Tackling black leaf streak disease and soil fertility constraints to enable the expansion of plantain production to grassland in the humid tropics
Biological collection and data management
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In Central Africa, plantain is traditionally grown after a forest fallow. Given increasing urban demand and a lack of forest fallows near urban centres, as well as poor roads and environmental concerns to reduce pressure on forests, research is needed to identify suitable shade, fertility management and cultivars to shift production of plantain to grasslands and to reduce losses to diseases such as black leaf streak disease (BLSD). Effects of light level (full, 67%, 33% light), and nitrogen (N)-amendment on BLSD-tolerant (FHIA-21) and BLSD-susceptible (Batard) cultivars planted on soil from paired grassland and forest sites were determined. BLSD and growth were monitored until 5 months after planting. Three months after planting, leaf area attacked on cultivar FHIA-21 was less than half that on Batard. Plants grown under 33% and 67% light had less leaf area attacked (2.9% and 4.6%, respectively) than those grown in full light (7.3%). Leaf area and dry matter (DM) were higher under shade and when grown on forest soils. Compared to growing BLSD-susceptible plantain on forested land under shade, a shift onto grasslands and a reduction in shade use is predicted to reduce yields. Using cultivar FHIA-21 may limit, but not eliminate, yield loss.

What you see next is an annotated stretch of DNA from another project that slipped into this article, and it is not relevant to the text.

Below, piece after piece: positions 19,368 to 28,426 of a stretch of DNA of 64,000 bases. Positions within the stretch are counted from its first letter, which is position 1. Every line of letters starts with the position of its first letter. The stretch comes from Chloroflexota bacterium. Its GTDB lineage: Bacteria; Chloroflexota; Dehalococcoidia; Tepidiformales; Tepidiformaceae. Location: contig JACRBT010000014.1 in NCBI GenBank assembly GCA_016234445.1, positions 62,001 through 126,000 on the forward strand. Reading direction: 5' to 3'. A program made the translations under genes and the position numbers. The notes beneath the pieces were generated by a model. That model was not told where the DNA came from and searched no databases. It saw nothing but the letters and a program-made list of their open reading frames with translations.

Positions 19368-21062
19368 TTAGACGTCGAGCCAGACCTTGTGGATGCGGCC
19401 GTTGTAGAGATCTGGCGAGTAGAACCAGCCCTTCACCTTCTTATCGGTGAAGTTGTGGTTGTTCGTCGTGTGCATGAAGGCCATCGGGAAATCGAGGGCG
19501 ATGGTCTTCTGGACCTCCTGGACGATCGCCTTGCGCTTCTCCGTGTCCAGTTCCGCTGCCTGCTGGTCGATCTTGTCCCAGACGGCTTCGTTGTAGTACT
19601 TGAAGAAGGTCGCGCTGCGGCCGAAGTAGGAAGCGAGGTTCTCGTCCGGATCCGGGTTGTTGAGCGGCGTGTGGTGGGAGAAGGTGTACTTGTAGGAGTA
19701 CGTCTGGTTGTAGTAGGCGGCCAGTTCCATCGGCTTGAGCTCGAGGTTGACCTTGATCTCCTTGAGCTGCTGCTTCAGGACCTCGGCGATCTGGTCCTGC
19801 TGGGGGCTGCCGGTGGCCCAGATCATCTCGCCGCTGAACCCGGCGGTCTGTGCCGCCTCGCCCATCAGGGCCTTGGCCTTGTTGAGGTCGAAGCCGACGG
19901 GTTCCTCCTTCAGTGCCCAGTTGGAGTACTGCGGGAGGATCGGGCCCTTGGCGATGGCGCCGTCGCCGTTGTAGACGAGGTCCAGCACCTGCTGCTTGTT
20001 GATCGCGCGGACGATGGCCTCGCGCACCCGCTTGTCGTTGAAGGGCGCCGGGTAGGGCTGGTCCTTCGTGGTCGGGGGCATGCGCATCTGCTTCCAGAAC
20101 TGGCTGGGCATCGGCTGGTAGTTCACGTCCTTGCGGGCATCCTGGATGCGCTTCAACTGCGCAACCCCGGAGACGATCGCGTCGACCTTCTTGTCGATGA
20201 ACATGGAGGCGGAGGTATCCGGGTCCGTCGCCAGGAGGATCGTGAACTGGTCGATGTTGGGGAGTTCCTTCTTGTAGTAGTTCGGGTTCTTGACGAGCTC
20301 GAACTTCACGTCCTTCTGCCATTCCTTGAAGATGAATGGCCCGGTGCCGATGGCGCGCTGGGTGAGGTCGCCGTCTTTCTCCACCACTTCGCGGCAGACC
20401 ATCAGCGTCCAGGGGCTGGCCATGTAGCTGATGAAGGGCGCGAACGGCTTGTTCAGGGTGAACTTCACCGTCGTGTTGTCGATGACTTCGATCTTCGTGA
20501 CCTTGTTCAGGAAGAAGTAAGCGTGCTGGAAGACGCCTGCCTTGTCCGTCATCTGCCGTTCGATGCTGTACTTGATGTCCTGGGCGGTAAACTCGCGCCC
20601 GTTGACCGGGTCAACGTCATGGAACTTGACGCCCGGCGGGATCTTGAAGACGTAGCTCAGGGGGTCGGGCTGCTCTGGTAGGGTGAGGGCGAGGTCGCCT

CitationNorgrove, L.; Tueche, R.; Jacobsen, K.; Nkakwa Attey, A.; Holmes, K. (2012). Tackling black leaf streak disease and soil fertility constraints to enable the expansion of plantain production to grassland in the humid tropics. , International Journal of Pest Management, Vol. 58, 175-181, DOI: 10.1080/09670874.2012.676218.